The town derived its name from
Naamba cattle station selected by William Samwells in 1870. It was the Aboriginal name for the red flowering tea tree (callistemon viminalis) which grew plentifully in the area. The Aboriginal people used the paper bark for warmth. As early at 1872 Mr Samwells used the name
Nambour in a communication with the Lands Department. The settlement though was originally called Petrie's Creek after Tom Petrie who came with his Aboriginal timber-getters to collect timber in the area, but it officially became Nambour when the railway came through in 1891.
The name meant waterhole in the Aboriginal language. Jacob Goode established a hotel and hostelry by the waterhole in 1848, and the address for the district then became Goode's Inn. John Bright took over the hostelry after Goode died and called the establishment Burnett Inn. The waterhole was called Bright's Waterhole. This was on part of the
Nanango run that was originally taken up by W.E.Oliver. Oliver and the Aboriginal people ran a virtual guerrilla war between them, but on one occasion, the Aboriginal leader, Old Nanango, saved Oliver's life by preventing him from diving into a spear-lined waterhole. The relationship with the Aboriginal people improved greatly when George Clapperton took over the station. It was Clapperton who promoted the laying out of a town by surveyor Hector Munro. The first sale of land in the township took place, 13 October 1870.
Narangba in its Aboriginal origin meant small ridge, and that describes the area where the railway station with its associated township was situated. Earlier it was part of an area referred to as Stoney Creek. The railway station was first called Sideling Creek Station. Only later was it changed to Narangba.
James Nash was born in Beanacre, Wiltshire, England, 1834, and migrated to Australia at the age of 22. For some years he prospected on and around the goldfields of southern Australia, but in 1867 moved to Queensland, going first to Calliope, near Gladstone, and then to the Nanango district. He crossed the Jimna Range to
Yabba Station carrying his pick, pan and bedroll. The next night he stayed in a hut with a couple of young men who were working cattle in the area and they directed his attention to Bella Creek. He thought the area looked promising so after going to Brisbane to get a horse and supplies returned to pan there, but it proved disappointing. He went on to
Imbil Station and the next morning after leaving there met up with a timber getting by the name of Denman on Amamoor Creek. Denman and his mate,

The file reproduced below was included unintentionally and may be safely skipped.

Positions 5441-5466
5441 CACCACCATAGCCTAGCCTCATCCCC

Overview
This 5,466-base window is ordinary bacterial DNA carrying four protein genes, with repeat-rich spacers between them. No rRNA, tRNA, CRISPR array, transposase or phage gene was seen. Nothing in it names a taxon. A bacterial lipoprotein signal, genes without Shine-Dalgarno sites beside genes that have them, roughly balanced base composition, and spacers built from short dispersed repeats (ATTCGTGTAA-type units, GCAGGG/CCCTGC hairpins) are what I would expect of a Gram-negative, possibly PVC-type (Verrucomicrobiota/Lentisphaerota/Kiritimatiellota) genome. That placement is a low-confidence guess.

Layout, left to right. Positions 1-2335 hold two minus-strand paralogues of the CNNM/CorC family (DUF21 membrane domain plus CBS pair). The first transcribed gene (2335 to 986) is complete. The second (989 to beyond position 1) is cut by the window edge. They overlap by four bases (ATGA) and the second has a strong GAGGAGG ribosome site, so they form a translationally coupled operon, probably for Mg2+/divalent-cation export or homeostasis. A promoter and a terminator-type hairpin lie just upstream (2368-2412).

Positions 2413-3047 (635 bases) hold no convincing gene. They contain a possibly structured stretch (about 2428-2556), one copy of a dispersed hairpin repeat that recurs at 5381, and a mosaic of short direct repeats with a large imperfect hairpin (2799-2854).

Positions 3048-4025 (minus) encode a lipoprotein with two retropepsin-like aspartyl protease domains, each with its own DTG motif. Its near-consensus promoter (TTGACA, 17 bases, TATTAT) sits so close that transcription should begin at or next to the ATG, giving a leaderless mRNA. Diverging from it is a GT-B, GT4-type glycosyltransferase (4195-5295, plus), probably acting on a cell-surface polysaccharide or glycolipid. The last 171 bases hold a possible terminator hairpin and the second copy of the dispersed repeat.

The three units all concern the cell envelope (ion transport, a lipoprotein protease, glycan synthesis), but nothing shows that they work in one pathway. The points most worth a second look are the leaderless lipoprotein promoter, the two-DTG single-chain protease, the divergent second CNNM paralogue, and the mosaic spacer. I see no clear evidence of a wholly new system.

Wannel, directed his attention to an area where he said gold was to be found. Soon Nash was working an area out on the edges of the
Widgee run with mounting excitement as it became apparent that he was onto a very rich source of gold. He went to Maryborough to report his find and Police Magistrate Sheridan sent a police sergeant to check the claim and mark it out. Within three days the rush was on. People left Maryborough and Brisbane in their droves, many of them unemployed at the time, but, many giving up their businesses to try their luck on the new goldfield.
After a career in the British army, Royal Engineers, Matthew Nathan served as a colonial governor in Sierra Leone, the African Gold Coast, Hong Kong, and Natal as well as holding a number of public positions in England and Ireland. In 1920, as Sir Matthew Nathan, he became the Governor of Queensland, and during his five years in that position promoted British migration to Queensland and research into the Great Barrier Reef. He was Chancellor of the University of Queensland. He was sixty-three years of age when he left Queensland for years of semi-retirement in Somerset, England, and he died there in 1939. He never married, but it was well known that he had affairs with a number of women. He was Jewish.
The area gets its name from the
geological formation on Cave Creek known ever since its first discovery by the
timber-getters Sandy Duncan and Din Guinea as Natural Bridge.
The Aboriginal name for the river was Nerang, meaning little, but Robert Dixon of the Surveyor- General's Department did not like Aboriginal names so he called it the River Barrow after Sir John Barrow who was Secretary of the Admiralty in England for many years. Later the Aboriginal name was resumed and made official. The township grew up because of the coach and river traffic which passed that way. Later the railway came through. The first families came with the Manchester Cotton Company in the early 1860s. It also served as a centre for the sugar farming areas like Helensvale.
Originally Neurum Neurum Creek.
Neurum Neurum meant sores, warts or pockmarks on the skin.
This name, which refers to a recent arrival in the country, was the name of a coal mine. It was the mine then that gave its name to the Ipswich suburb.
The Aboriginal people called the area the place of the land tortoise and used to catch these freshwater tortoises there in a net or by hand. Then they roasted them on their backs with the carapace serving as a dish. The Aboriginal name was Binkin-ba, but Europeans altered the pronunciation to Pinkenba and gave it to another place. As the name suggests it was developed as a new farm for the convict settlement. It was surveyed by Dixon in 1839.